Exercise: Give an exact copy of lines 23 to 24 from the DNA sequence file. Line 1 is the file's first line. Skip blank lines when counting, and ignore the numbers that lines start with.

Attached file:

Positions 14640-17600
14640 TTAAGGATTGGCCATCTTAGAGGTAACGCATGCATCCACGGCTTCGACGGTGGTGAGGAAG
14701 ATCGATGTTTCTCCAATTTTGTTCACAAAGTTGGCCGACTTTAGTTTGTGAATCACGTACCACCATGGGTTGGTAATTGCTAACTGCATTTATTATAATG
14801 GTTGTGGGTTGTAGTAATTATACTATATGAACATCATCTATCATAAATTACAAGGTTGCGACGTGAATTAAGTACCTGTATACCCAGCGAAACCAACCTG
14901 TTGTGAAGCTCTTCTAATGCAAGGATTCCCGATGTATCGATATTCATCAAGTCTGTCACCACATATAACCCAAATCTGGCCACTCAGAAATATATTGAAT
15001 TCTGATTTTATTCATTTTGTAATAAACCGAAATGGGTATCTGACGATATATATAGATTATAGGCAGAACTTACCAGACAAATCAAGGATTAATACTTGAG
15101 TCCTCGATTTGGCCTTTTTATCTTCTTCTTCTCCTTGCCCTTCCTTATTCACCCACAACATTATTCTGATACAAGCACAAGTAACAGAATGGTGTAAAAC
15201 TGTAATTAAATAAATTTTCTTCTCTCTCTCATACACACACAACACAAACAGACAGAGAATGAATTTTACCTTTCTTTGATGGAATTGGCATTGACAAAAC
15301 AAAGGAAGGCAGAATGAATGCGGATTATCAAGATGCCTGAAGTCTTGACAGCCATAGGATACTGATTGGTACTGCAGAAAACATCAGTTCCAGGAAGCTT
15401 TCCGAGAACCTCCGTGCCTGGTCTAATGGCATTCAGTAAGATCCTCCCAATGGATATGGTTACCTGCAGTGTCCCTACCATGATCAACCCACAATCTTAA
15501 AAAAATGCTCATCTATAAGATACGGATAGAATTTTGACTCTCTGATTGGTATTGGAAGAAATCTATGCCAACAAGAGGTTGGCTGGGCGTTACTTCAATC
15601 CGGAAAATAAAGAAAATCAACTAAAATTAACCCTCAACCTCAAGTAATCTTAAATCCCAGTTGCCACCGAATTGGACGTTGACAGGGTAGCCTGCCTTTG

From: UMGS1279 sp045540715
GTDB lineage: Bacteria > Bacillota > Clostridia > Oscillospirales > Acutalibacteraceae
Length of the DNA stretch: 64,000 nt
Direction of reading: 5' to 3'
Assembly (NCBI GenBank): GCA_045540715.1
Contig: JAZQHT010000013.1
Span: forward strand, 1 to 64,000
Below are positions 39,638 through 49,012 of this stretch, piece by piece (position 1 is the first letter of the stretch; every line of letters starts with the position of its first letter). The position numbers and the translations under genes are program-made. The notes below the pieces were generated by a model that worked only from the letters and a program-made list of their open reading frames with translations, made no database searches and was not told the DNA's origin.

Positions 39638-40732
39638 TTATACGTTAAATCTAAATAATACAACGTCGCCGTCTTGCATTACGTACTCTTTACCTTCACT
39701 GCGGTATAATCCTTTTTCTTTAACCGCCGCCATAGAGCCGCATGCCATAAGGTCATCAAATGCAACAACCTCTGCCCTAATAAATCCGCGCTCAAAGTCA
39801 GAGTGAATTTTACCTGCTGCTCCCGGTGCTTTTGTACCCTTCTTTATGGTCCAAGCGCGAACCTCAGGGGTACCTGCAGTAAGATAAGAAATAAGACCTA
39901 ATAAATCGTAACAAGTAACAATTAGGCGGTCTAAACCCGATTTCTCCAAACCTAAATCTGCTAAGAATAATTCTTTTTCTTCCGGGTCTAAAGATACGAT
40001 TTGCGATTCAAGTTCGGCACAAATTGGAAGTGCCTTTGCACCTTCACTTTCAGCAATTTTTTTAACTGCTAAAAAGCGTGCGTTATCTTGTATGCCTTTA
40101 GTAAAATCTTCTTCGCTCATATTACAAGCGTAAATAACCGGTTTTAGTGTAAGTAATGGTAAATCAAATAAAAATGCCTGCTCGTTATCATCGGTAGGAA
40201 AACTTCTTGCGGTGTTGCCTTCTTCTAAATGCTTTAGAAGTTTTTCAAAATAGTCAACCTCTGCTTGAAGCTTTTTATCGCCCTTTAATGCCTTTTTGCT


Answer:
39701 GCGGTATAATCCTTTTTCTTTAACCGCCGCCATAGAGCCGCATGCCATAAGGTCATCAAATGCAACAACCTCTGCCCTAATAAATCCGCGCTCAAAGTCA
39801 GAGTGAATTTTACCTGCTGCTCCCGGTGCTTTTGTACCCTTCTTTATGGTCCAAGCGCGAACCTCAGGGGTACCTGCAGTAAGATAAGAAATAAGACCTA